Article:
HOOVER, Ala. -- A factory in north Alabama, land of iron and steel, machines humming and clattering, workers toiling in silence. The product: words. Words about football, delivered through the air to a large and ravenous audience. Forty-six days until Crimson Tide football. Gators football. Gamecocks football. Two kinds of Bulldogs and three kinds of Tigers. Nothing more popular in America than football and nowhere football more popular than the South and no kind of Southern football more popular than college football, especially now, with six straight national championships and no end in sight. The Southeastern Conference, the SEC, the football machine. Unbeatable. July ticking away to August and the glory of September. Nearly 1,000 reporters and bloggers and commentators and photographers and radio personalities. Nothing else like this anywhere. Free golden-fried Gulf Coast oysters at lunchtime and free Dr Pepper whenever you want.
The workers are very busy, the materials very raw. No, that's the wrong word. Raw would mean
Should the coach take all the blame for this colorless tide of gobbledygook? No. They would rather be anywhere else, but they stand at the elevated lectern, staring at the arsenal of MacBooks and white-hot camera lights. They would rather be almost anywhere else: on the field in the sunshine, in a boat on a lake, in the kitchen with a daughter or son. But no. They must come here, a day or two earlier every year, to feed the hungry fans.
And with what? If one really has some secret plan to make his team better, would it really be smart to tell the whole world? If there's a freshman who just might win the Heisman, would it really be wise to brag about him before the first down is played? No. But they have to say something, anything, and the writers are waiting to pounce. They are not friends. They are strangers, hundreds of strangers, unpredictable in many regards, utterly predictable in this one: If and when a coach stumbles, they will tell everyone. Immediately. Probably via Twitter. This applies whether you're a newcomer, like Gary Pinkel of Missouri, and you fail to hate Joe Paterno enough to suit today's popular sentiment; or you're an old jackal, like Steve Spurrier, and you briefly (but conveniently!) forget Cam Newton's existence.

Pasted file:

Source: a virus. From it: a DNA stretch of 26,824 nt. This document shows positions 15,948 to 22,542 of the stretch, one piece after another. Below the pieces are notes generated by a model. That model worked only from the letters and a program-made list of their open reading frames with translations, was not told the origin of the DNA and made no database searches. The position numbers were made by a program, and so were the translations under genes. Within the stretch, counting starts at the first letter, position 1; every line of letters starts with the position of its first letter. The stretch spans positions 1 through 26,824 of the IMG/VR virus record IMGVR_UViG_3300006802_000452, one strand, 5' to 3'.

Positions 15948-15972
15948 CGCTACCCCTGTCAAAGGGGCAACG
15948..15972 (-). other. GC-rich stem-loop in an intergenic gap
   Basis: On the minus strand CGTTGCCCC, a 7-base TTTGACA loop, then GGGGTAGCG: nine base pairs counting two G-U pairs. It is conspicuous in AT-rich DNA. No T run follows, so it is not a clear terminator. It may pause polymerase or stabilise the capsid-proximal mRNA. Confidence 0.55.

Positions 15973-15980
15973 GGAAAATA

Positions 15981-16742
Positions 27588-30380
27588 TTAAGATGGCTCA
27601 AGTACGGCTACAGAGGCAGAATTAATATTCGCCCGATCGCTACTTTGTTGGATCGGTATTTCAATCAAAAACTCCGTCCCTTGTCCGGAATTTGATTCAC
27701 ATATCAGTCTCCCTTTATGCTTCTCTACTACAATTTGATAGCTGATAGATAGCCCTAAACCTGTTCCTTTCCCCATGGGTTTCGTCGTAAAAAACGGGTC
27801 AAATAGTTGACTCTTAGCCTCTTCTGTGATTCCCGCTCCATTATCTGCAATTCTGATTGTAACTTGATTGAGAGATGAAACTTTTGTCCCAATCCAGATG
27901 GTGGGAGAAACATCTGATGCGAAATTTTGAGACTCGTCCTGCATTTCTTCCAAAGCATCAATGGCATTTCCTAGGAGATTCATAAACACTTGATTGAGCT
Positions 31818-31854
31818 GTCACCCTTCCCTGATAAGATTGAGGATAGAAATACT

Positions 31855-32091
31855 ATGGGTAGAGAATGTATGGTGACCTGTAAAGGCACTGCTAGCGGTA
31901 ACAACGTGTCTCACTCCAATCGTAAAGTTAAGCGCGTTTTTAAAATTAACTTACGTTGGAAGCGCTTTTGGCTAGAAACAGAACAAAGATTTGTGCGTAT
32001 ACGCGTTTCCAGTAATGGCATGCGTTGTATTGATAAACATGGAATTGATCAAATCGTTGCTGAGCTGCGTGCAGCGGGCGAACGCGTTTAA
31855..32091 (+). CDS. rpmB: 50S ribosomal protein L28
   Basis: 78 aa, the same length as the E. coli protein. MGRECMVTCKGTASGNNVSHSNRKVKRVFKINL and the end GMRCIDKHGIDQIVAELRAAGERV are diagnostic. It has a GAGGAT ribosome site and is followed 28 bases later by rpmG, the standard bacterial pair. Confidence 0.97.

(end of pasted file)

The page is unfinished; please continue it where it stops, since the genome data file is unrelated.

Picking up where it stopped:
Look around. Writers may be at the event, but most of them aren't even looking at the speaker. They are staring at their MacBooks, doing Lord knows what. Probably watching each other lampoon coaches on Twitter. In the past, they might have been taking notes, but there's no need for that anymore. A stenographer sits in a chair banging on what looks like a tiny gray piano, giving each word the permanent weight of a court proceeding. These words will be sent to everyone, almost immediately, whether they bothered to sit here or not.
So, is this the writer's fault? Of course not. He is hungry, too. Hungry to do good work, to write a good story, to keep his editor and his legion of readers mollified with some shred of actual news. And here he gets none. Oh, he's
This thing lasts three days. According to several veteran guests, this year's event is especially uneventful. No tempests, no teapots, no mountains, no molehills. The highlight of Tuesday takes place not in the actual ballroom but on Twitter, of course, when the popular satirist Spencer Hall draws a crude picture of Steve Spurrier floating above the grass on the wings of an angel. This is a fairly appropriate commentary on Spurrier's talk, during which it became abundantly clear that he thought the Gamecocks were nothing before he arrived to save them all. So, in Spencer Hall's Twitter drawing, Steve Spurrier floats, and lightning pours from his staff, and it touches the head of a mindless Gamecocks fan. The fan thanks him for this precious gift.